A high-energy species, formed between two successive reaction steps, that lies in an energy minimum between the two transition states.
What is a concerted reaction?
A reaction that occurs in one step.
What is a carbocation?
An intermediate where carbon has three bonds (six valence electrons) and is positively charged.
What is the rate-determining step of a reaction?
The step in a multistep reaction that crosses the highest energy barrier (has the highest activation energy).
What is a carbon radical?
An intermediate where carbon has three bonds and one unpaired electron (7 electrons)
What is a carbanion?
An intermediate where carbon has three bonds and one lone pair of electrons (8 electrons – full octet) and is negatively charged.
Compare the lifetimes of transition states and reaction intermediates (2 components to answer)
(1) Transition states mostly have theoretical lifetimes and only exist on the time scale that it takes for a bond to vibrate (about one billionth of a second.) (2) Reaction intermediates have distinct measurable lifetimes although they may be extremely short due to their reactivity.
What is bond dissociation enthalpy?
The amount of energy required to break a bond into two radicals (i.e. split X-Y into X• and •Y)
How are bond strengths and bond dissociation enthalpies related?
They are the same in magnitude but opposite in sign (bond dissociation is positive because you are pumping in energy to break bond, bond strengths are negative)
Define an exothermic reaction in terms of bond strengths of products and reactants
A reaction is exothermic if stronger bonds are made in the product compared to those broken in the starting materials.
What is electron pushing?
The use of arrows in organic chemistry mechanisms to indicate the flow or movement of electrons.
What does a double-barbed arrow indicate in electron pushing?
Movement of an electron pair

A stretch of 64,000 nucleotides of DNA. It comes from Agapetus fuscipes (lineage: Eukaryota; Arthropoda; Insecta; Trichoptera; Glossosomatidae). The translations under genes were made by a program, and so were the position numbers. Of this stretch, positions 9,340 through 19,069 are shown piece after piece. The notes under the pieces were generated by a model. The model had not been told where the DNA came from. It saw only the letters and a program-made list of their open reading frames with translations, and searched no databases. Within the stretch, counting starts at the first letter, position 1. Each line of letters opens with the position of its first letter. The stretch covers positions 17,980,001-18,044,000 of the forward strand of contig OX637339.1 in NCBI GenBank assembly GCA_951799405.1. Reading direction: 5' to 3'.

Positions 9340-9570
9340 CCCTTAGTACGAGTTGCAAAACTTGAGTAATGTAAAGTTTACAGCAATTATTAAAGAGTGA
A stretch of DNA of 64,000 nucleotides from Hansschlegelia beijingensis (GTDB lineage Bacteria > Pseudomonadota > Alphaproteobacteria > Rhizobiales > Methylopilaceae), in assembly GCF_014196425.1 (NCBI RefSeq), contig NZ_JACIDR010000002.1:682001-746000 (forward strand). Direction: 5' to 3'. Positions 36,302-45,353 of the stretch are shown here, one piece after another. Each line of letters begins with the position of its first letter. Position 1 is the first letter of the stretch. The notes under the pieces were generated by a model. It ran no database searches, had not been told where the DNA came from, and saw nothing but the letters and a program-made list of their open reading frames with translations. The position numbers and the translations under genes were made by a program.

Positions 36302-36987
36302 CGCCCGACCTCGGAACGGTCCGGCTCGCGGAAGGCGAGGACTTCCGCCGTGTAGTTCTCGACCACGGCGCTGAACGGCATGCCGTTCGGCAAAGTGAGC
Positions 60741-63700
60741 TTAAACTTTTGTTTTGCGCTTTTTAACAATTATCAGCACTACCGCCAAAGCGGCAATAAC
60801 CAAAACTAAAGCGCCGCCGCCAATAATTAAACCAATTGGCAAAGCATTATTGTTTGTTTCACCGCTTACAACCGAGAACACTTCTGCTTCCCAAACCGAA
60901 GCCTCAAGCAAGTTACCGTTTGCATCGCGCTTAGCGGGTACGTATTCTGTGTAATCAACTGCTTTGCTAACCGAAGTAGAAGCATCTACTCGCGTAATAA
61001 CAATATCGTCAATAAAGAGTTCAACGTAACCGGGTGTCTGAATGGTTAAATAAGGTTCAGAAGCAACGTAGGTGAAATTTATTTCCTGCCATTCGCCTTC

What does a single-barbed arrow indicate in electron pushing?
Movement of a single electron (involved with radical reactions)
What is an electron source?
A bond or lone pair of electrons (usually an area of relatively high electron density) that will be the origin of a mechanism arrow.
What is an electron sink?
An atom that accepts a new bond or lone pair of electrons; the mechanism arrow points to the electron sink.
What is a nucleophile?
A molecule that serves as an electron source to donate a pair of electrons to form a new covalent bond. Equivalent to a Lewis base.
What is an electrophile?
An molecule that serves as an electron sink to accept a pair of electrons to form a new covalent bond. Equivalent to a Lewis acid.
What is the special term for a nucleophile in reactions in which a proton is transferred?
What are the three different situations that arrows in electron pushing can be classified?
- redistrubution of pi bonds and/or lone pairs
- formation of a new sigma bond from a lone pair or pi bond
- breaking a sigma bond to give a new lone pair or pi bond
What is a common step in a reaction mechanism when there is a nucleophile present in the solution as well as an electrophile suitable for reaction to occur?
Make a new bond between a nucleophile (source for an arrow) and an electrophile (sink for an arrow).
What is a common step in a reaction mechanism when there is no suitable nucleophile-electrophile or proton transfer reaction, but breaking a bond can create neutral molecules or relatively stable ions?
Break a bond so that relatively stable molecules or ions are created
What is a common step in a reaction mechanism when there is no suitable nucleophile-electrophile reaction, but there is a strong acid present or the molecule has a strongly basic functional group?
Add a proton (nucleophile is the source and Hydrogen [proton] is the sink)
What is a common step in a reaction mechanism when there is no suitable nucleophile-electrophile reaction, but the molecule has a strongly acidic proton or there is a strong base present?
Take a proton away (nucleophile is the source and Hydrogen [proton] is the sink)
What will occur to avoid hypervalence (overfilling valence) on an atom serving as an electron sink?
What is an electrophilic addition?
A type of addition reaction with alkenes in which an electrophilic species adds to a pi bond.
What are three characteristics that can make a molecule an electrophile?
- region of low electron density (full or partial positive charge)